Snowden Ready to Return to U.S. if Promised Fair Trial, Lawyer Says

Snowden
After years in Russia, Snowden may be ready to face trial in the U.S. Mark Blinch/Reuters

"Edward Snowden is ready to return to the U.S.," the former National Security Agency analyst's attorney, Anatoly Kucherena, said at a news conference in Russia on Tuesday, "but on the condition that he will be given guarantees on receiving a fair and impartial trial," Tass Russian News Agency reports.

"He has a desire to return, and we are doing everything we can to make it happen," he said, adding that a group of attorneys from around the world are working together on his return.

Snowden fled to Russia from Hong Kong in 2013 after leaking classified information to journalists regarding U.S. national security. Though his temporary asylum in Russia expired in August, he remains in the country on a three-year residence permit.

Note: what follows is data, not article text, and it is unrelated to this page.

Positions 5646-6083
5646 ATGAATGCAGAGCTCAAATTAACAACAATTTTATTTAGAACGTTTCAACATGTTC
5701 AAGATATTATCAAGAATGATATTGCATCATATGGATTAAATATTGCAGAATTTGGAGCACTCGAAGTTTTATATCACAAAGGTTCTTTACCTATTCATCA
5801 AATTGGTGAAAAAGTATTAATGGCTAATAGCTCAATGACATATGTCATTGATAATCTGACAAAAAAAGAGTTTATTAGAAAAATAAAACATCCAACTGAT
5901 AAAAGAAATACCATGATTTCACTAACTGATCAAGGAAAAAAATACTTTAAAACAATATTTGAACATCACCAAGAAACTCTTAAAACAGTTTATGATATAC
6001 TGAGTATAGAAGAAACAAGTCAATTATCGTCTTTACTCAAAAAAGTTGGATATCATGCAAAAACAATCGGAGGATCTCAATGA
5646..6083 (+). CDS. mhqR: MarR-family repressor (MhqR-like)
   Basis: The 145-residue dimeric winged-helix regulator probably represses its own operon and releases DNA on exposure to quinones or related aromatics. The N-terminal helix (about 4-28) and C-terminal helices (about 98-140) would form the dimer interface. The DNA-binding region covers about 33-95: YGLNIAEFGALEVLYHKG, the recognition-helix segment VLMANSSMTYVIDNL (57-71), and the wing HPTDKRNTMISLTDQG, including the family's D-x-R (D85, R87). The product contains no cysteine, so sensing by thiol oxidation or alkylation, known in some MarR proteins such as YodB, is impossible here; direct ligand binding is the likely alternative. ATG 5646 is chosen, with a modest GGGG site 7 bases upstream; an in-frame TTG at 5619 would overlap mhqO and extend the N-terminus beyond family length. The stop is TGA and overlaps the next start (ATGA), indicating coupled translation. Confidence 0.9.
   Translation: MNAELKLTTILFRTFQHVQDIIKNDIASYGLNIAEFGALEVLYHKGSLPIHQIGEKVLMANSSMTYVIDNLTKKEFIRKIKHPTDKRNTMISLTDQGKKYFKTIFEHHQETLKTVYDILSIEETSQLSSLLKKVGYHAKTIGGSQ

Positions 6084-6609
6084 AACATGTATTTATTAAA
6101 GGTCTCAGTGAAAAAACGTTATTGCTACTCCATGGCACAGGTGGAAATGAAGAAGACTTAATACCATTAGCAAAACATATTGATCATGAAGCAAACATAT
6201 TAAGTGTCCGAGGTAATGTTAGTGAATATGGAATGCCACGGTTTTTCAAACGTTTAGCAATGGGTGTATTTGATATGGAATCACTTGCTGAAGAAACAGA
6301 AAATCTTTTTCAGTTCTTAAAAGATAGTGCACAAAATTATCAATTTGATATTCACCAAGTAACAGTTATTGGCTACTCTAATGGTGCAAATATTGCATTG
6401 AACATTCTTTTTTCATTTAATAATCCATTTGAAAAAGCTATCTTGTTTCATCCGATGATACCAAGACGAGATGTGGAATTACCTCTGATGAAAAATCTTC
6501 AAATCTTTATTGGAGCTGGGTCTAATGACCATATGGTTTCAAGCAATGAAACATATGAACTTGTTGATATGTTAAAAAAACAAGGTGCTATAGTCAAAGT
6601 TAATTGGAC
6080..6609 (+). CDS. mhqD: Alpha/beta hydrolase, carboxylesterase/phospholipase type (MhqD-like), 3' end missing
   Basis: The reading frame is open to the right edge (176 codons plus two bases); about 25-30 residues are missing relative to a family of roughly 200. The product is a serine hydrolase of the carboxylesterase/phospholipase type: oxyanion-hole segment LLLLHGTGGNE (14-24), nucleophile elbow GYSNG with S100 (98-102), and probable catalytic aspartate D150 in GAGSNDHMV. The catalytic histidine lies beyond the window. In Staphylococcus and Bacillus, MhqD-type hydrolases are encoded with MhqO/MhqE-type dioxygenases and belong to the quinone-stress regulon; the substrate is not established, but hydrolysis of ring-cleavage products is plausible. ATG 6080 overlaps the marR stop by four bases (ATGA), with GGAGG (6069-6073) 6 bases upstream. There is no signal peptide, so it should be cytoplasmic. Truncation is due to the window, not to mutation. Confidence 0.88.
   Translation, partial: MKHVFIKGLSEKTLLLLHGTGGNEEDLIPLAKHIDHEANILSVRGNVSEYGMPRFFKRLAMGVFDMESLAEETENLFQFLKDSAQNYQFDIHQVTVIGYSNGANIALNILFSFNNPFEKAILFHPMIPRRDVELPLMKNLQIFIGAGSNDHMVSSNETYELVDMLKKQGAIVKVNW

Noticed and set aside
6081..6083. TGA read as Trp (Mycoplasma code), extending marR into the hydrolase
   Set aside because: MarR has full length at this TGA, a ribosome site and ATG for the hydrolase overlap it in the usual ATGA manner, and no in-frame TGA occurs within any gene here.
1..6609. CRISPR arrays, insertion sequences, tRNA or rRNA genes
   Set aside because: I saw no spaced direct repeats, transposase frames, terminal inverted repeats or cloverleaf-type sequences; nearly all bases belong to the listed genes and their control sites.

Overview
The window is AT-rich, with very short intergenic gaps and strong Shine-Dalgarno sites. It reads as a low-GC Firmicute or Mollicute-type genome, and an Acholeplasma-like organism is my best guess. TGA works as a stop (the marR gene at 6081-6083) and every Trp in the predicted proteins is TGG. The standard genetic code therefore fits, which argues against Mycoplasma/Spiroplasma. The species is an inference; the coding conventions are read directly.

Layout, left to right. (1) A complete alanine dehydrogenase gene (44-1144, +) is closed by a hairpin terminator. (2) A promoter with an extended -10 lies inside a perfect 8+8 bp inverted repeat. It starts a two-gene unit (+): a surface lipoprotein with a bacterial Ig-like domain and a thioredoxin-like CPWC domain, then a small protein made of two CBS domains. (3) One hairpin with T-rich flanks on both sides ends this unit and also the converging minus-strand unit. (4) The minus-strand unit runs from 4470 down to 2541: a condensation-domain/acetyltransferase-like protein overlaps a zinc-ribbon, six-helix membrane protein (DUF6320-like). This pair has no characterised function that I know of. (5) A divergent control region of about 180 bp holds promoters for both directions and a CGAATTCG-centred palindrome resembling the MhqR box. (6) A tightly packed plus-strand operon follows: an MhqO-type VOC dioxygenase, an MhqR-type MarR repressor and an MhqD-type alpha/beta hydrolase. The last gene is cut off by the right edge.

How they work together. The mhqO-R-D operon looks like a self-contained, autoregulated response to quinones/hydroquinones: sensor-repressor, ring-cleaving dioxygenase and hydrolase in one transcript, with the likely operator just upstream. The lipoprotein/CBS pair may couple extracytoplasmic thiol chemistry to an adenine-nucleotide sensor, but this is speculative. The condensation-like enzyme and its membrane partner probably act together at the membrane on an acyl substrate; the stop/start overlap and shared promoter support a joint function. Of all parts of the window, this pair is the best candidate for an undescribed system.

In 2013, Kucherena received a letter from Attorney General Eric Holder promising that Snowden would not face the death penalty if he returned to the U.S. But Kucherena wants more—assurances that his trial would be fair.

"That is, they guarantee that Snowden will not be executed, not that he will receive a fair trial. And it is guaranteed by attorney [general] who cannot even influence court decisions according to law," Kucherena said.

Snowden told Brian Williams in May that he wanted to return to the U.S., but not to "walk into a jail cell" because that would serve as a "bad example for other people who see something happen, some violation of the Constitution, and think they need to say something about it."

Snowden contends that he was acting in the national interest by releasing the classified information in 2013.

"Being a patriot means knowing when to protect your country and knowing when to protect the Constitution against the encroachment of adversaries. Adversaries don't have to be foreign countries. They can be bad policies," he told Williams in May.

But the laws that would be used to prosecute him, namely espionage laws, do not take into account whether the information should have been held from the public in the first place, said Ben Wizner, a lawyer with the American Civil Liberties Union.

It is unclear the extent of the charges Snowden would face if he returned, but "he could be charged for each of the documents that has been published," Wizner told The Guardian.